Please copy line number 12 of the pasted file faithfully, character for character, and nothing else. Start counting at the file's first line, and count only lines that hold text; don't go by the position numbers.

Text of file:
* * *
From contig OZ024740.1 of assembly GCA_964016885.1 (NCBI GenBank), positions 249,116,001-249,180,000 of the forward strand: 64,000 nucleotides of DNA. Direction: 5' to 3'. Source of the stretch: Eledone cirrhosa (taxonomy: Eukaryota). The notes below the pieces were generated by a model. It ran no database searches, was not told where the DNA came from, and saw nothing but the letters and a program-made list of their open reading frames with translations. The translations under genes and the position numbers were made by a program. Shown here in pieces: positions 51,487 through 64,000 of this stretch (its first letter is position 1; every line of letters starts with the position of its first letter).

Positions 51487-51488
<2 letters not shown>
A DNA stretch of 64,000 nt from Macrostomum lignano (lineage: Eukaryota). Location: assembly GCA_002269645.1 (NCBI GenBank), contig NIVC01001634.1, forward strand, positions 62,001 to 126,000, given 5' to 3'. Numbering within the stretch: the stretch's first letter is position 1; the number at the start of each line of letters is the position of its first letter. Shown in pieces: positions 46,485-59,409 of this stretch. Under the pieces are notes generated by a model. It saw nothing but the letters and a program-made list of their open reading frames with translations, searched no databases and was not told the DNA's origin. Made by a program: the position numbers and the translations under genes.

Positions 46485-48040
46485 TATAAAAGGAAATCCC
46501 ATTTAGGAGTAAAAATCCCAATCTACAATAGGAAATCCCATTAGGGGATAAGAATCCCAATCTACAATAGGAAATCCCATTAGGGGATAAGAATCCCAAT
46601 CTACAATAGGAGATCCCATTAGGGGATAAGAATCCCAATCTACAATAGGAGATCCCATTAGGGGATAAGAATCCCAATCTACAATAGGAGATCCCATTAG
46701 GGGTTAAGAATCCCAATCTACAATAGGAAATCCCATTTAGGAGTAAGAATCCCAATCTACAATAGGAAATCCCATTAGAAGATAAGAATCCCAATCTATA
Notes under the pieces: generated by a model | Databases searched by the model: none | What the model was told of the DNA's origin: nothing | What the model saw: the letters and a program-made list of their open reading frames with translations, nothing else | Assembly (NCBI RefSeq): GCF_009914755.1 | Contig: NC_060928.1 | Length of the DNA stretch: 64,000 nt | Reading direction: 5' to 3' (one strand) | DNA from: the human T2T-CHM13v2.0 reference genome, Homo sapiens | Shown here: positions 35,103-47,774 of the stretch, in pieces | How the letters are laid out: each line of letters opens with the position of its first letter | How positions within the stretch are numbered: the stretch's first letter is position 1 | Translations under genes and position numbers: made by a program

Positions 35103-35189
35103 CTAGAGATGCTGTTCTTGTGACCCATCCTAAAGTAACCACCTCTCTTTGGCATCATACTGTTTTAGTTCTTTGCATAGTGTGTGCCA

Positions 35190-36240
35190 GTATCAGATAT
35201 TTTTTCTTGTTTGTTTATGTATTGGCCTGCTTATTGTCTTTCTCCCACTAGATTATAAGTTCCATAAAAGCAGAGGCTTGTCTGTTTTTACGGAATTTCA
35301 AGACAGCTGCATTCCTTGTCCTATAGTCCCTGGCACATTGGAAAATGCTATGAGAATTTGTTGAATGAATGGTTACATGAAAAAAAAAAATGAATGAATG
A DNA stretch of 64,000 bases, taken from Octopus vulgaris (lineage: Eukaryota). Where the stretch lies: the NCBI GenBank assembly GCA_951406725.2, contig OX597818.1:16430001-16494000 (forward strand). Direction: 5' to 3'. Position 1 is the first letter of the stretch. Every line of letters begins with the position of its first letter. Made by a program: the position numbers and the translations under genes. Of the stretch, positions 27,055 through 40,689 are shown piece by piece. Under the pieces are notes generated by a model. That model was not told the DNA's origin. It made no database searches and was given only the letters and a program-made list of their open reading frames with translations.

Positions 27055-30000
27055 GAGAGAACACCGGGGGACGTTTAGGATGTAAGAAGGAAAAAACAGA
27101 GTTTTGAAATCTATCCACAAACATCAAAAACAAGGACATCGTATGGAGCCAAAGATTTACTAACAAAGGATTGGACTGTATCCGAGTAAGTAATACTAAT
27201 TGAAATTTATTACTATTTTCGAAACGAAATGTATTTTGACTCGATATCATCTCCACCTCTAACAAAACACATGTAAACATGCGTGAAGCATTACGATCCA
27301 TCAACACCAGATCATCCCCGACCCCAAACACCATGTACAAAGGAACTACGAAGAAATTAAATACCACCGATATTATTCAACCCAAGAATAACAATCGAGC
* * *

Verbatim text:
35103 CTAGAGATGCTGTTCTTGTGACCCATCCTAAAGTAACCACCTCTCTTTGGCATCATACTGTTTTAGTTCTTTGCATAGTGTGTGCCA